Exotis ISSN 2398-2985

Guinea Pigs

Pediculosis

Synonym(s): Biting lice, Lice infestation, Nits

Contributor(s): Cathy Johnson-Delaney, Vicki Baldrey

Introduction

  • Cause: biting lice: Gliricola porcelli, Gyropus ovalis.
  • Signs: usually benign, but can cause scratching, partial alopecia, scabs (usually seen around the ears), lice visualized on hair.
  • Diagnosis: visualization of immature or adult lice on hair, nits on hair shafts.
  • Treatment: ivermectin, pyrethroid topical flea dusts, lime sulfur dip.
  • Prognosis: good if environment treated and all affected guinea pigs if multiple in household.
Print off the Owner factsheets on AlopeciaCommon health problems, Parasitic skin diseases and Skin problems to give to your clients.

Pathogenesis

Etiology

  • Biting lice in suborder Mallophaga.
  • Gliricola porcelli Gliricola porcelli is the slender guinea pig louse: narrow head and body approximately 1.0-1.5 mm long.
  • Gyropus ovalis Gyropus ovalis is the oval guinea pig louse: wide head and oval abdomen approximately 1.0-1.2 mm long.
  • Biting lice abrade the skin to obtain fluid.
  • Gliricola porcelli is the most common, although both may be found on a host.

Predisposing factors

General

  • Decreased resistance due to immunomodulation from stress, other disease processes.
  • Young animals housed in unsanitary environments.

Specific

  • Immune system depression seen with vitamin C deficiency Vitamin C deficiency.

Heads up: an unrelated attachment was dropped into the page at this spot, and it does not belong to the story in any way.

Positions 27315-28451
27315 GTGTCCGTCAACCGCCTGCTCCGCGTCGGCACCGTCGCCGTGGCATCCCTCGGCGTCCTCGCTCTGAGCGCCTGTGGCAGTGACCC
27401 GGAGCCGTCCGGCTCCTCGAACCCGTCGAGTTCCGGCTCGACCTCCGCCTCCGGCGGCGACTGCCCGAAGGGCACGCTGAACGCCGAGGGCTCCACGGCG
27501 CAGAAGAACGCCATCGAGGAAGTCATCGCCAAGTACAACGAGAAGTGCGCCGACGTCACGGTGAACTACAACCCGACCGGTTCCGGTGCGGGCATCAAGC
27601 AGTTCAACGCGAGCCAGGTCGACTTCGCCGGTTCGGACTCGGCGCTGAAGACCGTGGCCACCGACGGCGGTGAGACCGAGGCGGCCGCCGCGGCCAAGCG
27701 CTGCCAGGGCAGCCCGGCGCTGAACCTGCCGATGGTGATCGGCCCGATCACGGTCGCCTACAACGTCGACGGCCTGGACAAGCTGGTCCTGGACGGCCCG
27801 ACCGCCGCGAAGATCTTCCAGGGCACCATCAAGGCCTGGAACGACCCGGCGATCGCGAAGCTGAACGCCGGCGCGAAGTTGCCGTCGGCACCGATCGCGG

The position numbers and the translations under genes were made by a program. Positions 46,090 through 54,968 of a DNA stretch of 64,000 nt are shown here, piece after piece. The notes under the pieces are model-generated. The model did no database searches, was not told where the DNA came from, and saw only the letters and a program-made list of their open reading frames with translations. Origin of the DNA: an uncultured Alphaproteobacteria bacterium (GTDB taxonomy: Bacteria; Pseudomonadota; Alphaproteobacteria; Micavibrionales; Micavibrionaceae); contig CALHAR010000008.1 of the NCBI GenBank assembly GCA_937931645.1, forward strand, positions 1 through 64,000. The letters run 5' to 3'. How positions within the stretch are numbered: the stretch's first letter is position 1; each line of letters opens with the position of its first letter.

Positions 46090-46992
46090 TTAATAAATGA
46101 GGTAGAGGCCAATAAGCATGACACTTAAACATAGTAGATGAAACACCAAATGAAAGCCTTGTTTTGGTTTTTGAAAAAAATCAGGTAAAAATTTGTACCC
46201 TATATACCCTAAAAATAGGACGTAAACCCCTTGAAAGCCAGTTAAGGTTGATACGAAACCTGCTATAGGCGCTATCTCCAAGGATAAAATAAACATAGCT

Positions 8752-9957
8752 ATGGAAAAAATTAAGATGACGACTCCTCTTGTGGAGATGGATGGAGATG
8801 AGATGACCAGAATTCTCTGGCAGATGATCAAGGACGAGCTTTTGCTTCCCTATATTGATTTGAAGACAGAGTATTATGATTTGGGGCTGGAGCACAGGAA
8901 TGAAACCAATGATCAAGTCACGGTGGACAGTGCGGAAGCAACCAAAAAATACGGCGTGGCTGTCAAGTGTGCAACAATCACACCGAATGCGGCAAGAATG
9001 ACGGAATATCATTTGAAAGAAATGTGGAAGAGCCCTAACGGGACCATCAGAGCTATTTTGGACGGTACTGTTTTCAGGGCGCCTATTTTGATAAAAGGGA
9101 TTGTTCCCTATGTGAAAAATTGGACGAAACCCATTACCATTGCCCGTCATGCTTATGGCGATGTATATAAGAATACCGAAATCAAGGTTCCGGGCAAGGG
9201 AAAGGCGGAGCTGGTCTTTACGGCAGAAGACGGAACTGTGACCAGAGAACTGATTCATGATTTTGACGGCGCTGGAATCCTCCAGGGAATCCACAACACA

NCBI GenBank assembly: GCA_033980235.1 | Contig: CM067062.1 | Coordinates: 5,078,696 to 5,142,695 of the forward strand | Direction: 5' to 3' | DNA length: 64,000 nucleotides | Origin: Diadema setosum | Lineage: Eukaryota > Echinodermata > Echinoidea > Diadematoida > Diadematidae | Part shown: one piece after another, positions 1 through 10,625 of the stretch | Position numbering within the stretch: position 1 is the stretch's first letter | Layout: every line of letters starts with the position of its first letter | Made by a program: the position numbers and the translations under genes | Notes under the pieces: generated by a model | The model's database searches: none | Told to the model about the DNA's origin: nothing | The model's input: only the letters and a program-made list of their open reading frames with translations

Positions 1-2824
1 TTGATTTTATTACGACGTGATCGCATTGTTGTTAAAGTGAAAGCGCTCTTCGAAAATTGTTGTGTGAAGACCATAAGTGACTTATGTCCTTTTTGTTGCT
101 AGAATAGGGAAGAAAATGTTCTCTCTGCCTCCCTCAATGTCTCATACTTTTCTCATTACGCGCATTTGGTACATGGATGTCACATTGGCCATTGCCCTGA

• Immune system depression seen with:
    • Inadequate diet.
    • Overcrowding.
    • Poor husbandry.
    • Concurrent disease.

Pathophysiology

  • Biting lice abrade the skin to obtain fluid.
  • Scabs may be due to these abrasions and/or due to scratching if pruritus present.
  • Alopecia Alopecia may be seen in heavy infestations if affecting hair growth, or if there has been scratching and subsequent hair loss.

Timecourse

  • Direct contact for transmission of lice and nits, may be rapid, but pet owner may not notice until there are large numbers.

Epidemiology

  • Transmission is by direct contact with infested animal or bedding.
  • Lice seldom leave a living host.
  • All life cycle phases occur on the host.
  • Nits (ova) are cemented to the hair.
  • Exfoliated hair with hatching nits may then infest the host on contact.

Diagnosis

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Treatment

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Prevention

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Outcomes

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Further Reading

Publications

Refereed papers

Other sources of information

  • Harkness J E, Turner P V, VandeWoude S & Wheler C L (2010) Harkness and Wagner's Biology and Medicine of Rabbits and Rodents. 5th edn. Wiley-Blackwell. pp 361-363.
  • Johnson-Delaney C A (2010) Guinea Pigs, Chinchillas, Degus and Duprasi. In: BSAVA Manual of Exotic Pets. 5th edn. Eds: Meredith A & Johnson-Delaney C. British Small Animal Veterinary Association. pp 28-62.
  • Hrapkiewicz K & Medina L (2007) Clinical Laboratory Animal Medicine an Introduction. 3rd edn. Blackwell Publishing. pp 171.


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